Paul Ormerod

As published in City AM on Wednesday 29th July 2015

Image: “Bank Vaults under Hotels in Toronto, Ontario” by Jason Baker licensed under CC BY 2.0

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Alex O’Byrne, Associate at Volterra, is an experienced economic consultant specialising in economic, health and social impact, economic strategy, project appraisal and socio-economic planning matters.

Alex has led the socio-economic and health assessments of some of the most high profile developments across the UK, including Battersea Power Station, Olympia London, London Resort, MSG Sphere and Westfield. He has significant experience inputting to EIAs and s106 discussions as well as drafting economic statements, employment and skills strategies and affordable workspace strategies.

Alex is also experienced at economic appraisal for infrastructure. He was project manager of the economic appraisal for the City Centre to Mangere Light Rail in Auckland. He also led the economic and financial appraisals of the third tranche of the Transport Access Program for Transport for New South Wales, in which Alex developed and employed innovative methodological approaches to better capture benefits for individuals with reduced mobility.

He is interested in the limitations of current appraisal methodologies and ways of improving economic and health analysis to ensure it is accessible to as many people as possible. To this end, Alex recognises the importance of transparent and simple to understand analysis and ensuring all work is supported by a robust narrative.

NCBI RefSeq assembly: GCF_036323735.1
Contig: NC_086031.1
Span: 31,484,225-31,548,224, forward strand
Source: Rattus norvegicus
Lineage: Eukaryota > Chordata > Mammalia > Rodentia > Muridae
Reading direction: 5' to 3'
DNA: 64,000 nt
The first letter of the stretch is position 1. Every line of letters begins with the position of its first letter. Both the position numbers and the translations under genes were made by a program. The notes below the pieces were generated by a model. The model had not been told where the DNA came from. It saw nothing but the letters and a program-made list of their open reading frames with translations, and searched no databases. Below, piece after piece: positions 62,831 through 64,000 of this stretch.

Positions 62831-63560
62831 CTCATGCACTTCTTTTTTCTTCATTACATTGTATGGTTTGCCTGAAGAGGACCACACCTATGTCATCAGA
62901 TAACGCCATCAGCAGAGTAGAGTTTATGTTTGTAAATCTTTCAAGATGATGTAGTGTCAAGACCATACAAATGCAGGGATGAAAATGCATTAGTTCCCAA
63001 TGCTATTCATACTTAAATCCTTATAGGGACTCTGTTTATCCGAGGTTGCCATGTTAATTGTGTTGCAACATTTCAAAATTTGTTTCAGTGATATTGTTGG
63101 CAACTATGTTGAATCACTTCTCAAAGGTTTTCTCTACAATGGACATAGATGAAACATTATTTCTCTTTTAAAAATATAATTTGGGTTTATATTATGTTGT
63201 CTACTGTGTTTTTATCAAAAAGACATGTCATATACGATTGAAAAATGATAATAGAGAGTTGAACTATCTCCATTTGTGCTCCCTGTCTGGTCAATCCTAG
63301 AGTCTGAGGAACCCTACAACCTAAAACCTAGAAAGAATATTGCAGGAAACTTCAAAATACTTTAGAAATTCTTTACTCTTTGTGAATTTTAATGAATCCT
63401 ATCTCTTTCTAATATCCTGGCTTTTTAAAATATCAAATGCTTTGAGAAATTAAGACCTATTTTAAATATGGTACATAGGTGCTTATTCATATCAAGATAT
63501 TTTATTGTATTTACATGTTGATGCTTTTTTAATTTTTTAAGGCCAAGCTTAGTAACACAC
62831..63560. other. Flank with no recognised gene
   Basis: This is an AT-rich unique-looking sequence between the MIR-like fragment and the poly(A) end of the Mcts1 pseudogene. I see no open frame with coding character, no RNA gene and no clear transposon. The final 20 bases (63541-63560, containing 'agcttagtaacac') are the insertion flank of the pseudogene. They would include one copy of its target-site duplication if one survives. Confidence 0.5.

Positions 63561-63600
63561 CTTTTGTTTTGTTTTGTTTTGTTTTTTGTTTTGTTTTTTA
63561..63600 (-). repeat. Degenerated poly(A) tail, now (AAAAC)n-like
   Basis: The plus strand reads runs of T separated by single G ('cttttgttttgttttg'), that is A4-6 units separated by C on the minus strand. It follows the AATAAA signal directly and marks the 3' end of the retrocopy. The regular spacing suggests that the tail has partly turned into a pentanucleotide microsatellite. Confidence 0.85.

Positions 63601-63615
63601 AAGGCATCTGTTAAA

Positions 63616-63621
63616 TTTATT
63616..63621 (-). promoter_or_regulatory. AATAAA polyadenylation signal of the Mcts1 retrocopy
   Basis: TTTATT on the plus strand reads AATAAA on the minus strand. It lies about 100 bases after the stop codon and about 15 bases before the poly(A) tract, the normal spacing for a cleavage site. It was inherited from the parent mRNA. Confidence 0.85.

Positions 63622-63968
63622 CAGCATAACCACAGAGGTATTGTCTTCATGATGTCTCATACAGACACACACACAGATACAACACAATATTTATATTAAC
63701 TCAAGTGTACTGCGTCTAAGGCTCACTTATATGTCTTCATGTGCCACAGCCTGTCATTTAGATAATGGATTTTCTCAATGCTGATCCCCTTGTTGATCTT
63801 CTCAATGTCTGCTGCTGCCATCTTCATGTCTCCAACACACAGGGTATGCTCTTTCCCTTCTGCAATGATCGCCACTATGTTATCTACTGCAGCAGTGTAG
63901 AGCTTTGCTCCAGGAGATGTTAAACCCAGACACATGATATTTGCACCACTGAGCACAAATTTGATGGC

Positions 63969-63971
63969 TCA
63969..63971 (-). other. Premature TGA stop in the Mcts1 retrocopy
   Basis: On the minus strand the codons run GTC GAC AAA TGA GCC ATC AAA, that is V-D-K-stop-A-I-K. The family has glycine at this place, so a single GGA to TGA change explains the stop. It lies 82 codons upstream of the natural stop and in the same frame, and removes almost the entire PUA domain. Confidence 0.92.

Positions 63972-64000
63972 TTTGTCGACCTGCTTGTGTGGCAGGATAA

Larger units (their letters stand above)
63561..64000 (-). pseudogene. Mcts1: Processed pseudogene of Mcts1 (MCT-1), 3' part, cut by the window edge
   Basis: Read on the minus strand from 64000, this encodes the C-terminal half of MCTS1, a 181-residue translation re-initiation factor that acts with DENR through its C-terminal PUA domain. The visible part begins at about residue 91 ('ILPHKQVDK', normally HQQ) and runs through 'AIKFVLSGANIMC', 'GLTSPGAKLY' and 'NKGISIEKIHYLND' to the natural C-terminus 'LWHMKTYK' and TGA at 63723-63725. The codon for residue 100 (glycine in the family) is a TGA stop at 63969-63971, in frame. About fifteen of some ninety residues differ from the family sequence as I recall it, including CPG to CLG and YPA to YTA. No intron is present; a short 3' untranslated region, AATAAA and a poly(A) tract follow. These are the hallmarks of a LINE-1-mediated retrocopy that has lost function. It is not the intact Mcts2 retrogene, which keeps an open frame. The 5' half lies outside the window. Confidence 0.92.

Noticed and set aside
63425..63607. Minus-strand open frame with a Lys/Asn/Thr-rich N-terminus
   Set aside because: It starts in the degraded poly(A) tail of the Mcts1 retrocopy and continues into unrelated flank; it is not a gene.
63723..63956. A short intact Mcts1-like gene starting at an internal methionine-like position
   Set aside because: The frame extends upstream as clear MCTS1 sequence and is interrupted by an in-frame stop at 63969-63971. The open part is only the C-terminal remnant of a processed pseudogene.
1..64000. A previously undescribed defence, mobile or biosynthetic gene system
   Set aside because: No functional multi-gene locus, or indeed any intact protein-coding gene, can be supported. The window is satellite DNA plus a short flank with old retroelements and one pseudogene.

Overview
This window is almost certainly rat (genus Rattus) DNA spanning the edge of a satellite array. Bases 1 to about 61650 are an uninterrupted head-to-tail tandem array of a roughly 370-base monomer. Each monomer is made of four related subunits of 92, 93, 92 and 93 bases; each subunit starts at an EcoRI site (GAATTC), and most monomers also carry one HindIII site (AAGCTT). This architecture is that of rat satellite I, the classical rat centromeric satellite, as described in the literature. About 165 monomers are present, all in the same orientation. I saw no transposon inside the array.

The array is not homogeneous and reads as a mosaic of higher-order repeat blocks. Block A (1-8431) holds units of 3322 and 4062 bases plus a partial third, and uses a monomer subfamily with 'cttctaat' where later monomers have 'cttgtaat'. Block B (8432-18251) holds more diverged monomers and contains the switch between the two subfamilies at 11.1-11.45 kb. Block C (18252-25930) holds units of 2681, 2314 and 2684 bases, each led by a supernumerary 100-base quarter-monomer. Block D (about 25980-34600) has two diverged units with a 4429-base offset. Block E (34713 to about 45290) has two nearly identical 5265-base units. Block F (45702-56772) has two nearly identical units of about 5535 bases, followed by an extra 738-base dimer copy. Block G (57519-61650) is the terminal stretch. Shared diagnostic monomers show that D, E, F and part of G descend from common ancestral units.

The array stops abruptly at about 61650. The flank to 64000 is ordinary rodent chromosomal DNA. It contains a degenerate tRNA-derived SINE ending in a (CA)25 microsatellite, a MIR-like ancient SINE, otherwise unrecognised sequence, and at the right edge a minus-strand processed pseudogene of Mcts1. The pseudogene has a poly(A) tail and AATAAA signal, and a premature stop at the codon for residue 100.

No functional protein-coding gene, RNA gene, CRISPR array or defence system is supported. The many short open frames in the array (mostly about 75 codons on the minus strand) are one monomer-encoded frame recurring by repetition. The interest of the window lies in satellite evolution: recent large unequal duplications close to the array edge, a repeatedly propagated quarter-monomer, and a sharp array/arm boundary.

Alex holds a BSc (Hons) in Economics from the University of Manchester and he was a member of the first cohort of the Mayor’s Infrastructure Young Professionals Panel.


Senior Partner

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Ellie is a partner at Volterra, specialising in the economic impact of developments and proposals, and manages many of the company’s projects on economic impact, regeneration, transport and development.

With thirteen years experience at Volterra delivering high quality projects to clients across the public and private sector, Ellie has expertise in developing methods of estimating economic impact where complex issues exist with regards to deadweight, displacement and additionality.

Ellie has significant experience in estimating the economic impact across all types of property development including residential, leisure, office and mixed use schemes.

Project management of recent high profile schemes include the luxury hotel London Peninsula, Battersea Power Station and the Nova scheme at London Victoria. Ellie has also led studies across the country estimating the economic and regeneration impact of proposed transport investments, including studies on HS2 and Crossrail.

Ellie holds a degree in Mathematics and Economics from the University of Cambridge.